• SD-AL: Now this is interesting: Stephanie Herseth Sandlin (haven't heard anything about a rematch, but this might perk up her ears) is actually leading a hypothetical rematch by one point (46-45) against new Republican Rep. Kristi Noem, according to PPP. PPP points out that she lost by three in 2010, so that small shift is consistent with the small nationwide bump upwards for the Dems over the last month or two. Herseth Sandlin's favorables are 55/36, compared with Noem's 38/35 approvals. Over on the Senate side, Tim Johnson (who isn't up until 2014) is at 47/41 approval.
• LA-AG: We've seen a couple dozen legislative party-switchers from the Democrats to the Republicans in southern states in the last few months, in the wake of several states' chambers finally completing their realignment all the way down to the state level, but nobody at a statewide level doing so... until now. Louisiana AG Buddy Caldwell, facing a potentially tough general election, plans to switch to Republican status. (I'd invoke the cautionary specter of Parker Griffith, but Louisiana uses a jungle primary so switching to a potentially tough primary instead may not be the kiss of death.) Since Caldwell was already the only Democratic AG who had joined the multi-state lawsuit against healthcare reform, his "Democrat" status was pretty negligible at this point.
• MA-St. House: This may be one of the largest constituencies where I've seen a race end in a tie (although I'm sure someone in the comments can come up with a historic example of an even bigger race that tied). The November election in Massachusetts's 6th Worcester district in the state House was just declared a tie by a superior court judge, and (rather than flipping a coin, drawing lots, or sending them to Thunderdome) a do-over special election was ordered. Democratic incumbent Geraldo Alicea and GOPer Peter Durant both got 6,587 votes. No date has been set yet, but we'll all be on pins and needles that night, seeing as how Dems control that chamber by only a 128-31 margin.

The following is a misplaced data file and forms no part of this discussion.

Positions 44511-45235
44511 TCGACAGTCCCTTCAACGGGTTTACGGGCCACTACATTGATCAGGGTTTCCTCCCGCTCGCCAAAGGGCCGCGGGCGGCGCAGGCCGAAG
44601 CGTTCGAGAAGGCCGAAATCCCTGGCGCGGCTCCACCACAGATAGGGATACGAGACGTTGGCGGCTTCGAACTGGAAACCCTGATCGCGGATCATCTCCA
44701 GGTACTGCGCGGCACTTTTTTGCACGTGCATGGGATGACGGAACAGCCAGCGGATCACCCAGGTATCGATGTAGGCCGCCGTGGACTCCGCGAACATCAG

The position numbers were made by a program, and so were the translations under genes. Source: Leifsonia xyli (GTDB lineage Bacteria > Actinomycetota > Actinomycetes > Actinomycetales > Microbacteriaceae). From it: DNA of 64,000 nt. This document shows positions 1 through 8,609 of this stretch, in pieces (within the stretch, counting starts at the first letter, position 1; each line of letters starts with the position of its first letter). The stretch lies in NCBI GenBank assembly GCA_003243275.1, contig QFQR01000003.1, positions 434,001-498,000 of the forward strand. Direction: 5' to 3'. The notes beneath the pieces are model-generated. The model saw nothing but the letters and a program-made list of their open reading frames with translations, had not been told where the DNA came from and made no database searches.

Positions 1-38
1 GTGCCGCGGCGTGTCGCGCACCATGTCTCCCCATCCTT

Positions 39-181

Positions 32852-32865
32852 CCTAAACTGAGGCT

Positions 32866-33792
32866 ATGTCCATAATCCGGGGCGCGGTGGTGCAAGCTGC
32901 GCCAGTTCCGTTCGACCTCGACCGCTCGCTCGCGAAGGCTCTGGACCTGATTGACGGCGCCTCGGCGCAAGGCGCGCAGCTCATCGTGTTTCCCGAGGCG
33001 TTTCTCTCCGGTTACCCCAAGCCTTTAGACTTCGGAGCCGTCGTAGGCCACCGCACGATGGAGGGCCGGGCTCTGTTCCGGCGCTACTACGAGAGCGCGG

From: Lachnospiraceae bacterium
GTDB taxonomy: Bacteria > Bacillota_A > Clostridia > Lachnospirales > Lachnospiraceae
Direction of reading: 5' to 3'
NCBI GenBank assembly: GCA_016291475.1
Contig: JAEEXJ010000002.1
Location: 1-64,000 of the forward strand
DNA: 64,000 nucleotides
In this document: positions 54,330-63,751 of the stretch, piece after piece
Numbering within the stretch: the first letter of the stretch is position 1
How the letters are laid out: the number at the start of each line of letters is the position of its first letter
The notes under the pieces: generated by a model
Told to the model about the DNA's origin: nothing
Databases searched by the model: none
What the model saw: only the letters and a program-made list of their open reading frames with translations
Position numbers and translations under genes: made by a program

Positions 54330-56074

• CA-Referenda: A statewide special election is planned for some point in June, as Jerry Brown seeks a public mandate for extending increases in three different taxes (and he seems to think he has a better shot getting this through a public vote than the legislature). This is likely to be an entirely vote-by-mail affair, presaging a potential California shift in the direction of its west coast brethren. Somewhat counterintuitively (since vote-by-mail is usually considered to boost Dems), though, observers think this might skew the election toward older, whiter voters, as mail delivery is "unreliable in spots" (?!?) in heavily-minority Los Angeles County and voters there still tend to rely heavily on polling places. On the plus side, though, a recent PPIC poll found more support for extending the taxes among the 55+ set (56 yes/38 no) than among the entire population (where there was 50 yes/48 no support). Have the most seriously tax-hating seniors all fled to Arizona?
• Fundraising: The Fix has a bunch more Senate fundraising numbers to report, building on the numbers we gave you yesterday. For the Dems, Bob Casey Jr. seems to be fully engaged with his race, pulling in $621K in Q4 for $1.3 million CoH, while the publicity surrounding FiliBernie seems to have been a big cash cow for Bernie Sanders, who raised $485K for $536K CoH. Bob Menendez raised $237K for $2.4 million CoH, while freshly-elected Joe Manchin seemed to take a breather from fundraising, raising only $18K for $377K. Among not just vulnerable Republicans but basically everybody else in the Senate, Scott Brown is still the unstoppable money machine, in terms of both cash raised and CoH: $734K raised for $7.2 million CoH. Richard Lugar raised $173K for $2.35 million CoH, while Olympia Snowe raised $79K for $1.2 million CoH.
• Census: We're still waiting for this week's released of detailed 2010 data for Louisiana, Mississippi, New Jersey, and Virginia, but the Census Bureau is letting us know that next week they'll be out with four more: Arkansas, Indiana, Iowa, and Maryland.
• WATN?: Rod Grams somehow managed to be one of the least memorable Senators of my lifetime who managed to serve a full term (surprisingly swept in in Minnesota in 1994, easily turned out in 2000), and now he's working a job that seems befitting his anonymity. He's working as a Hill staffer, and not even on the Senate side: he's the new chief of staff to new MN-08 Rep. Chip Cravaack. (Recall that Cravaack did what Grams couldn't do in 2006: knock off Jim Oberstar, in what was a strange comeback attempt by Grams.)